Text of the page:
LinkedIn reverses course after censoring Chinese profile page of US-based human rights activist Zhou Fengsuo | South China Morning Post The professional networking site informed the New York-based activist Zhou Fengsuo on Wednesday evening that, because of “specific content” in his profile, his page could no longer be viewed by users in China, according to correspondence that Zhou posted to Twitter.
Chinese tech firms lie low at CES after trade war curbs - Global Times Chinese companies formerly used the CES as a launch pad for entering the US and other overseas markets, but worries over the possibility of getting caught in the crosshairs of Washington's trade protectionism or ensnared in its technology crackdown have curbed their enthusiasm, according to Chinese industry insiders and analysts. Though there are still more than 1,200 Chinese technology companies that signed up for this year's CES, which is scheduled to kick off next week, the number is down from 1,551 in 2018 - the first drop in at least four years, according to official figures and media reports.
Society, Art, Sports, Culture And History
A Photographer’s Quest to Reverse China’s Historical Amnesia - The New York Times The photographer Li Zhensheng is on a mission to make his fellow Chinese remember one of the most turbulent chapters in modern Chinese history that the ruling Communist Party is increasingly determined to whitewash...Clad in a dark blue photographer’s vest, Mr. Li, 78, spoke in a recent interview in Hong Kong, where the first Chinese-language edition of his book “Red-Color News Soldier” was published in October by the Chinese University Press of Hong Kong.
China is Newly Obsessed With Running — And the Trend Could Change the Country In the last five or so years, events like Gaoligong have embodied the glitzier side of a massive Chinese running boom. Most Chinese race organizers mark the surge as having begun around 2011 with a deluge of marathons, followed by a second wave of trail-running events in 2015. In those early years, many races were organized haphazardly, with frequent disasters. At some events, volunteers wouldn’t show up because of bad weather, aid stations would be missing, and medevacs weren’t available. Since then, Pavel told me, race quality has dramatically increased. That’s partly because of experience, but also because of the movement's organic, grassroots oversight of races on social media. When I spoke with Shen Bo, a cofounder of Gudong, the closest Chinese equivalent to Strava, he estimated that China now had at least 200 million runners.
Energy, Environment, Science And Health
Trump’s Tech Battle With China Roils Bill Gates Nuclear Venture - WSJ $$ The tech tycoon and philanthropist said in an essay posted late last week that a nuclear-energy project in China by a company he co-founded called TerraPower LLC is now unlikely to proceed because of recent changes in U.S. policy toward China. That leaves TerraPower, which had been working on the China project for more than three years, scrambling for a new partner and uncertain where it might be able to run a pilot of the nuclear reactor it has been developing, according to company officials.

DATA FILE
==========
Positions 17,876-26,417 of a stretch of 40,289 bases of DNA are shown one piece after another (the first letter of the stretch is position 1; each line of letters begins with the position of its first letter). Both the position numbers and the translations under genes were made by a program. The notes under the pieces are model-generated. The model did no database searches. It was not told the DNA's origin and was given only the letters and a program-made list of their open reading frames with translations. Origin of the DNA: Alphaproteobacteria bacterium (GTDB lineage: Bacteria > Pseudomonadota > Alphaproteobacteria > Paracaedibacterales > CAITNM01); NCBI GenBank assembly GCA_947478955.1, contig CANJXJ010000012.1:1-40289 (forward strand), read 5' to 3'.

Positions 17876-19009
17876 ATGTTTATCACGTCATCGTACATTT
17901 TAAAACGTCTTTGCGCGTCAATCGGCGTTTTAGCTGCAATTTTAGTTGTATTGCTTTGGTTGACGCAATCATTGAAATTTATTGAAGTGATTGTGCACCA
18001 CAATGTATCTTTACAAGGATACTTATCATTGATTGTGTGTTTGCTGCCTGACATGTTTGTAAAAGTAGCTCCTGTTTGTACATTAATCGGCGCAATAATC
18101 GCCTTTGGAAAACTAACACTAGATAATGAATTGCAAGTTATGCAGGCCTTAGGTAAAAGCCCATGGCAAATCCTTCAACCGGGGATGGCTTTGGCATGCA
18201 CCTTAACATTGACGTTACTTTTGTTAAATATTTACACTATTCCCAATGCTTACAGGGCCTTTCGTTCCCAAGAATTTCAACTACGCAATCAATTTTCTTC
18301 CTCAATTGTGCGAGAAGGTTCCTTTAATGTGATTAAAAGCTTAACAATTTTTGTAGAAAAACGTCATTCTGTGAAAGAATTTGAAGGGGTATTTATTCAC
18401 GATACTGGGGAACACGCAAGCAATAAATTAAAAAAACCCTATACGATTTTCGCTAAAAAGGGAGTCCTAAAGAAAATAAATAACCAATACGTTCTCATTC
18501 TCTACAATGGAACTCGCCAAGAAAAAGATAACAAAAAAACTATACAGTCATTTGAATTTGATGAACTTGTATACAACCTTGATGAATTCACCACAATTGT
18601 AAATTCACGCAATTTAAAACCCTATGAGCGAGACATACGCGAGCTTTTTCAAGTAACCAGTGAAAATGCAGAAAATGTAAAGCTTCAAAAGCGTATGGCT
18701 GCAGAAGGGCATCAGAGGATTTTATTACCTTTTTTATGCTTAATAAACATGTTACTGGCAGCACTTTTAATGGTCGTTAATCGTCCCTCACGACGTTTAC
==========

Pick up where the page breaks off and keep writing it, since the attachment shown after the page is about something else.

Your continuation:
Agriculture And Rural Issues
Shaanxi Corn Scandal Spreads Farther Than First Thought - Caixin More than two years after a major crackdown on illegally planted genetically modified (GM) corn in Northwest China’s Shaanxi province, the full extent of the modified corn seeds’ spread is still being revealed, Caixin has learned.
More Than 200 Punished for Dereliction of Duty in Swine Fever Outbreak - Caixin Global The investigation into accountability for those who failed in their duties comes months after the first cases of the disease were discovered in early August near Liaoning’s provincial capital of Shenyang. In all, 223 people have received a range of punishments, from demerits and warnings to dismissals, according to a Dec. 30 report on a Communist Party website in the Inner Mongolia autonomous region’s city of Zalantun.
Uniforms with GPS trackers keep kids under surveillance - China Daily Schools in Guizhou province and the Guangxi Zhuang autonomous region are using "smart uniforms" embedded with GPS trackers to make sure students do not skip class and to assure parents of their children's attendance and safety. Nine schools in Guizhou and two in Guangxi have introduced the uniforms, which were developed by Guiyang-based tech firm Guizhou Guanyu Technology.
Beijing's sub-center plans for 1.3 million permanent residents - Xinhua Beijing's sub-center, which will sit in the east of the capital, aims to accommodate 1.3 million permanent residents by 2035, according to a detailed plan published Thursday. The city sub-center will cover 155 square kilometers and be extended to the whole area of the current Tongzhou District, which totals about 906 square kilometers, according to the plan for the sub-center's development for 2016 to 2035, approved by the Communist Party of China Central Committee and the State Council.